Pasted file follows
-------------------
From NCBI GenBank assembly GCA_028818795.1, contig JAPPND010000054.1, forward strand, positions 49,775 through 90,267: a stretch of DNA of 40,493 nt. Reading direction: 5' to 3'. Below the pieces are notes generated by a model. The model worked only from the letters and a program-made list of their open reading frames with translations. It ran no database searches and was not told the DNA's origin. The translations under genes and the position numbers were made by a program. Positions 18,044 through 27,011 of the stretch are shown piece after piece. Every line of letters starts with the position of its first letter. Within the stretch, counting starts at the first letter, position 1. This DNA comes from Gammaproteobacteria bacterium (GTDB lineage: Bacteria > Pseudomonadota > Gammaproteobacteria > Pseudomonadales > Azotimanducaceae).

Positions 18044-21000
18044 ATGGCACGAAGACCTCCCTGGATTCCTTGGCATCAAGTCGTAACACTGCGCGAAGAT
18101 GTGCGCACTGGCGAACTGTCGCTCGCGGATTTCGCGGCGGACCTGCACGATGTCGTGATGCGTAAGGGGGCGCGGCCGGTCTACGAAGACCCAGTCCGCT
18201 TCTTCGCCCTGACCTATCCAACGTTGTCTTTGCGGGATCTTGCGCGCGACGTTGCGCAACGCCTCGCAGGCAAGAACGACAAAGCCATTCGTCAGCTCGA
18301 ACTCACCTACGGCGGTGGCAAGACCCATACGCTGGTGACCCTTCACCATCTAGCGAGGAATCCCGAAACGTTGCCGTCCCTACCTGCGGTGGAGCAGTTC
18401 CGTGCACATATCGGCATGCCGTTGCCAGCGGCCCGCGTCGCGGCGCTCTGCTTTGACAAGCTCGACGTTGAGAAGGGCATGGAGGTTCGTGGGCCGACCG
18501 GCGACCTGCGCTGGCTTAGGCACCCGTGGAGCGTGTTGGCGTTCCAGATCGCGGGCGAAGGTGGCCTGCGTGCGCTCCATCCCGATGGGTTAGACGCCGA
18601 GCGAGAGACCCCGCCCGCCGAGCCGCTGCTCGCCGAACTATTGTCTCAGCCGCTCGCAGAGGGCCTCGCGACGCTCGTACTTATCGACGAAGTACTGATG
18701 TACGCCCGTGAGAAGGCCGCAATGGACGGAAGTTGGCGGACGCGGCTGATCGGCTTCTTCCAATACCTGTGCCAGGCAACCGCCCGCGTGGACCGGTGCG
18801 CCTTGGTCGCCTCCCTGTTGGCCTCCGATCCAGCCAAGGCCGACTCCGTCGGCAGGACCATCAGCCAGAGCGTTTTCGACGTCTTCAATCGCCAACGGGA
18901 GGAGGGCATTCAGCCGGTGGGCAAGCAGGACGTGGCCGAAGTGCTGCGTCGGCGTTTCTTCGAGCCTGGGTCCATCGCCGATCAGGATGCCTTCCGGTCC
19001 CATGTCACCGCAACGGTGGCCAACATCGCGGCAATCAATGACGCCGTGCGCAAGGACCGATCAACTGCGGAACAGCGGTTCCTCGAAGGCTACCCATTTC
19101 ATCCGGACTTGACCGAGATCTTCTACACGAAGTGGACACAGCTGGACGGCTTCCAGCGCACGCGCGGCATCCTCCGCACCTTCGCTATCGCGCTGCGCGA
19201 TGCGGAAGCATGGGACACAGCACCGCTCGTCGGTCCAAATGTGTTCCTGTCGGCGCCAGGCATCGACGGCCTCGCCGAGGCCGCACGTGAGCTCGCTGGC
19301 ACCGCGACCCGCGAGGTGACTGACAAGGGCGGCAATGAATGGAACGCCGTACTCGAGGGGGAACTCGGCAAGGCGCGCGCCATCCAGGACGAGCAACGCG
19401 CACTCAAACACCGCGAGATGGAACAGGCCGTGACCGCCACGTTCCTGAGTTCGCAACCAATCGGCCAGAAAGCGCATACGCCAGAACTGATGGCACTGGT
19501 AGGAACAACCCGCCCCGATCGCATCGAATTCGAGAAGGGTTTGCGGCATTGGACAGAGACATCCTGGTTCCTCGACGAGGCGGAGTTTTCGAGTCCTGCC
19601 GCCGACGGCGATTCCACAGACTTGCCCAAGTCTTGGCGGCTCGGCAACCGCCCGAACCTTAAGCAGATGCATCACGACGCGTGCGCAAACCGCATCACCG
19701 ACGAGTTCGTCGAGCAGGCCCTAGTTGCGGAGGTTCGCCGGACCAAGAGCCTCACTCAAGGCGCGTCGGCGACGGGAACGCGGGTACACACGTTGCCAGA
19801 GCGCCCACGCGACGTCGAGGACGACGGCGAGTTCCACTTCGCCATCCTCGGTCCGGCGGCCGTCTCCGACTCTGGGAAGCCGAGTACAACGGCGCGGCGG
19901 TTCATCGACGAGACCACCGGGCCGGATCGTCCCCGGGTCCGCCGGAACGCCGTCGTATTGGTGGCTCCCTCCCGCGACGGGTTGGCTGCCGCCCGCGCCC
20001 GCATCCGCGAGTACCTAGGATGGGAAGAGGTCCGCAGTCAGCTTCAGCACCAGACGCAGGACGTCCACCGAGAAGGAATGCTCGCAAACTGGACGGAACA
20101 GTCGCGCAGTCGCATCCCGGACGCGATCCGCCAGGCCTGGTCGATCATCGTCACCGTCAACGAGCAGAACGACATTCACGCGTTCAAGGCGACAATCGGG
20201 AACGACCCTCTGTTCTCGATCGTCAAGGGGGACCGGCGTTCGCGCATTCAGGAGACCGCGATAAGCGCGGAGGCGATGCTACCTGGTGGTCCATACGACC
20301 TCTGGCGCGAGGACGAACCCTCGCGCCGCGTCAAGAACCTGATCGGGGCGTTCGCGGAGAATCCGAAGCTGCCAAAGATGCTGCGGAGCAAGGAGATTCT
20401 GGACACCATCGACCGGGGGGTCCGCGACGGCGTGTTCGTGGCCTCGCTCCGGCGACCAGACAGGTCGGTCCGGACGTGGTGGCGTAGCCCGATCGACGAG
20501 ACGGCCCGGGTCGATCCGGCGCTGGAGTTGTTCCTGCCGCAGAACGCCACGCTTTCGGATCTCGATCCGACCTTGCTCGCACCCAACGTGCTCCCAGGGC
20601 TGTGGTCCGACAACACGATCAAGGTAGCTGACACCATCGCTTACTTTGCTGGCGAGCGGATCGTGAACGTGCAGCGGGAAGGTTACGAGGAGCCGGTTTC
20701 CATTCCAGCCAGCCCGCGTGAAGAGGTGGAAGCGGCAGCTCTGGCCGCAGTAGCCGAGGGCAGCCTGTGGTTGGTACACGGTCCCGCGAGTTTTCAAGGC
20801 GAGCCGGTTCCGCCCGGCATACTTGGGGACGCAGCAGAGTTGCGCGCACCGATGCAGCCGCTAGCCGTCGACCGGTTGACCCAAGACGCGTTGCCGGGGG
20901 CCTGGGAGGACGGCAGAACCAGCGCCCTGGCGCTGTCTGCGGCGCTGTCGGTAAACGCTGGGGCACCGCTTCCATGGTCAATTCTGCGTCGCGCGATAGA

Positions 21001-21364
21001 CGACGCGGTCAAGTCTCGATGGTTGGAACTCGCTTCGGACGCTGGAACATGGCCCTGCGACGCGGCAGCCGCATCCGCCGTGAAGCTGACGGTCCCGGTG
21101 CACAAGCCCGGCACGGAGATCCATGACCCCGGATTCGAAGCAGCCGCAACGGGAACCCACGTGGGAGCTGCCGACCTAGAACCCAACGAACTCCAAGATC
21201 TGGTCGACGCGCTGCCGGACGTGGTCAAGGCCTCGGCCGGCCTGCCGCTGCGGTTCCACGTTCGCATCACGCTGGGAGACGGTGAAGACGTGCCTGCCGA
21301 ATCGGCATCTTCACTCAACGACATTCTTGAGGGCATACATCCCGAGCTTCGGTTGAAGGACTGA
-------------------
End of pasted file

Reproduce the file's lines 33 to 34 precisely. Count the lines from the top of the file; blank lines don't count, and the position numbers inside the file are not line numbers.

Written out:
Positions 21001-21364
21001 CGACGCGGTCAAGTCTCGATGGTTGGAACTCGCTTCGGACGCTGGAACATGGCCCTGCGACGCGGCAGCCGCATCCGCCGTGAAGCTGACGGTCCCGGTG